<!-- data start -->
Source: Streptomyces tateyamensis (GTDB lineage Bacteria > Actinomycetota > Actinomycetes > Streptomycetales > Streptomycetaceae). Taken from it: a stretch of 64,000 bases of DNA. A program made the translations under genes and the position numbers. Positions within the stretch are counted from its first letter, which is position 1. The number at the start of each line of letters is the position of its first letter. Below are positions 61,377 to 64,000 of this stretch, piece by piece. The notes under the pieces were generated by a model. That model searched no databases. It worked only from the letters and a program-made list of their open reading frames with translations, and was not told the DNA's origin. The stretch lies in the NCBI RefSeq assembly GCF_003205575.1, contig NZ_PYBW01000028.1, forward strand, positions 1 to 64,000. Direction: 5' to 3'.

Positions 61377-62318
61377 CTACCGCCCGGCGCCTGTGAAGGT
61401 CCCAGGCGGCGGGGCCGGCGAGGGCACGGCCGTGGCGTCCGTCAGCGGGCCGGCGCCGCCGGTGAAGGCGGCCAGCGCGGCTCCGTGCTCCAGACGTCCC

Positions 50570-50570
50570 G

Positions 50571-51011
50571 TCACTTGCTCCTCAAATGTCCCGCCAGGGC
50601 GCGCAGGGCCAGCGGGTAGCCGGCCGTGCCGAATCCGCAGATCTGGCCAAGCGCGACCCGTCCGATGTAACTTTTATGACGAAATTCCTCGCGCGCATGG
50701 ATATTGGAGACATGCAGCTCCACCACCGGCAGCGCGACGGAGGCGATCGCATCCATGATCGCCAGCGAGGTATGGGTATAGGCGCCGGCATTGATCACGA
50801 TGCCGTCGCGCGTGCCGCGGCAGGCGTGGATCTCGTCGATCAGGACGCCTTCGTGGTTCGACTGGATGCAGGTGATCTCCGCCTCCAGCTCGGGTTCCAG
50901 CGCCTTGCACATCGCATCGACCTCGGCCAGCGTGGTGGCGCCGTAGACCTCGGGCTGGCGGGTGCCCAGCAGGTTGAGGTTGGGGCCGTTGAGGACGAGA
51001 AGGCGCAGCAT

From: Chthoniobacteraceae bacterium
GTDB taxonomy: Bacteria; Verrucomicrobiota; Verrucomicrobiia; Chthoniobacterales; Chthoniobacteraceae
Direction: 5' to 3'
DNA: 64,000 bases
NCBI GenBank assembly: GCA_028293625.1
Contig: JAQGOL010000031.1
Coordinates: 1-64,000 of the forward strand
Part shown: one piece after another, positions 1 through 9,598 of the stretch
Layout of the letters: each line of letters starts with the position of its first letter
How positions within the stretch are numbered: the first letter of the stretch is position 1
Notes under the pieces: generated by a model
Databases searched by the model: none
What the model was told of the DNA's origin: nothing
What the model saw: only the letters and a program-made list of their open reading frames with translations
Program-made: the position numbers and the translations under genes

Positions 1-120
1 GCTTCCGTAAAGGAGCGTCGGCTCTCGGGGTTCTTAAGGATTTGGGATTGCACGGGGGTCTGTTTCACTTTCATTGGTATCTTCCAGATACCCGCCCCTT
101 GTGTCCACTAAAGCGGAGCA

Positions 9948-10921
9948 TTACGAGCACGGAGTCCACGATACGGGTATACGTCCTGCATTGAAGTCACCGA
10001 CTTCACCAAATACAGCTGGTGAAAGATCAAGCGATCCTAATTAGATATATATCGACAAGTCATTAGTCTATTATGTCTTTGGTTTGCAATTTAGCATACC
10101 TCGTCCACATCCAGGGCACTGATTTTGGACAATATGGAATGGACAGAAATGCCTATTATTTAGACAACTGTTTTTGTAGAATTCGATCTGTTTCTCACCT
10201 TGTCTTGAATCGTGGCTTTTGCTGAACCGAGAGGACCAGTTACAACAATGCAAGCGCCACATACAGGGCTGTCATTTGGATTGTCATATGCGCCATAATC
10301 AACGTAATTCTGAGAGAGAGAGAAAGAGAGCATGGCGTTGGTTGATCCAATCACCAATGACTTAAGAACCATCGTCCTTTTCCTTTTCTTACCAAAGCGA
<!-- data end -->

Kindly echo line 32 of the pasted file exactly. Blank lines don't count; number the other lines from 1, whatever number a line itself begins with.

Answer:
Positions 9948-10921